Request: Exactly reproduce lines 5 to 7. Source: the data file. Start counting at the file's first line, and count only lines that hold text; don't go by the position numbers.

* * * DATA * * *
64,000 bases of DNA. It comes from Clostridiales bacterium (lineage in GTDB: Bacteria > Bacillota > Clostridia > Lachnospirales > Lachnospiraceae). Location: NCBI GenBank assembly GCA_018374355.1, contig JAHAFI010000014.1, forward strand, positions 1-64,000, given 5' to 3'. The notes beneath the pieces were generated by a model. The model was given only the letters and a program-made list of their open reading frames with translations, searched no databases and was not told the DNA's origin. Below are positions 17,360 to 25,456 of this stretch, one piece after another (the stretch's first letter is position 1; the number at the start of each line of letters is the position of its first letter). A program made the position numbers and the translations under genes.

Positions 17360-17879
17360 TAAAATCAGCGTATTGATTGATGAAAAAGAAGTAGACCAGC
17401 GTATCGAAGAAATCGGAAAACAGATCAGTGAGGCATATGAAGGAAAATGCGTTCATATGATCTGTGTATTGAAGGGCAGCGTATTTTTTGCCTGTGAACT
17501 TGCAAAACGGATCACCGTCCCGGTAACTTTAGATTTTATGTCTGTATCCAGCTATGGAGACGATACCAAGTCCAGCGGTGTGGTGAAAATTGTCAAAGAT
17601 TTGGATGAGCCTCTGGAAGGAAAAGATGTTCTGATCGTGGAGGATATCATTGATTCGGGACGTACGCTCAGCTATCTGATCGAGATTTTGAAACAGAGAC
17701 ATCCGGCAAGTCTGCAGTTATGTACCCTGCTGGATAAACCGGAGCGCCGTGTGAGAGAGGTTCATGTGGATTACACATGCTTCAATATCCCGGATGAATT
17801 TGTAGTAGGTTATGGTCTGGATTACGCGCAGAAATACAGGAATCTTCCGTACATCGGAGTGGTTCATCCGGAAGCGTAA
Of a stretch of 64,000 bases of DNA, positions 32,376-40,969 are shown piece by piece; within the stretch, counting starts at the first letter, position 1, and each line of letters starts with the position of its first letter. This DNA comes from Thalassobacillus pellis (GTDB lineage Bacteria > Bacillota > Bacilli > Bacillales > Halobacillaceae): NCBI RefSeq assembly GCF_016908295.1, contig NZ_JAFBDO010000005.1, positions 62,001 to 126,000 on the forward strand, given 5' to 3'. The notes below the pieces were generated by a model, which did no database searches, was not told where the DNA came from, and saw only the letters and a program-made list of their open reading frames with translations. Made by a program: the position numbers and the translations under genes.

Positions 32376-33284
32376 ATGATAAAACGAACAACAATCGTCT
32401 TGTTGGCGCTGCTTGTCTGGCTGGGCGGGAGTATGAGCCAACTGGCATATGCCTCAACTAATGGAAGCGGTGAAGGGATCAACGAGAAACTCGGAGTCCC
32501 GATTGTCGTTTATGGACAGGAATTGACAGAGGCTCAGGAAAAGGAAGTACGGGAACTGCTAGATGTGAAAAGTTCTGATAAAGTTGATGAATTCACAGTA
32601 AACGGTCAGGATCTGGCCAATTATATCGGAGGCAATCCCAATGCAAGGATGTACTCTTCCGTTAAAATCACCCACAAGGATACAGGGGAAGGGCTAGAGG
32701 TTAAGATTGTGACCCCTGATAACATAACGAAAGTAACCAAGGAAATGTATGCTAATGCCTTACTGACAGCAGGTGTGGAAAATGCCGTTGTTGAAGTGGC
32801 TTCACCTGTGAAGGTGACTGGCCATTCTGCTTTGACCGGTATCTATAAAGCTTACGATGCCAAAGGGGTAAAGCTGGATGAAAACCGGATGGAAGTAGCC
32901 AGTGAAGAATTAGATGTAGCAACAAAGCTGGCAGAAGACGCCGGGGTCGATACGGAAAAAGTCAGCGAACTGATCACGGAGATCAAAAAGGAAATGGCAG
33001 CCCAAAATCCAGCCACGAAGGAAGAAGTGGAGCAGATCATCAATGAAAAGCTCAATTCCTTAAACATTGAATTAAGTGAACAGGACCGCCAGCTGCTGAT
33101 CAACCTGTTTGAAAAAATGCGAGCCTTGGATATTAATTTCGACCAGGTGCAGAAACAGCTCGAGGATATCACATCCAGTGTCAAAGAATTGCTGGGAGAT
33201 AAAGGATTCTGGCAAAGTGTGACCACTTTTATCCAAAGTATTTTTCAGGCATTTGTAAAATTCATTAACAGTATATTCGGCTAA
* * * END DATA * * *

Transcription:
17501 TGCAAAACGGATCACCGTCCCGGTAACTTTAGATTTTATGTCTGTATCCAGCTATGGAGACGATACCAAGTCCAGCGGTGTGGTGAAAATTGTCAAAGAT
17601 TTGGATGAGCCTCTGGAAGGAAAAGATGTTCTGATCGTGGAGGATATCATTGATTCGGGACGTACGCTCAGCTATCTGATCGAGATTTTGAAACAGAGAC
17701 ATCCGGCAAGTCTGCAGTTATGTACCCTGCTGGATAAACCGGAGCGCCGTGTGAGAGAGGTTCATGTGGATTACACATGCTTCAATATCCCGGATGAATT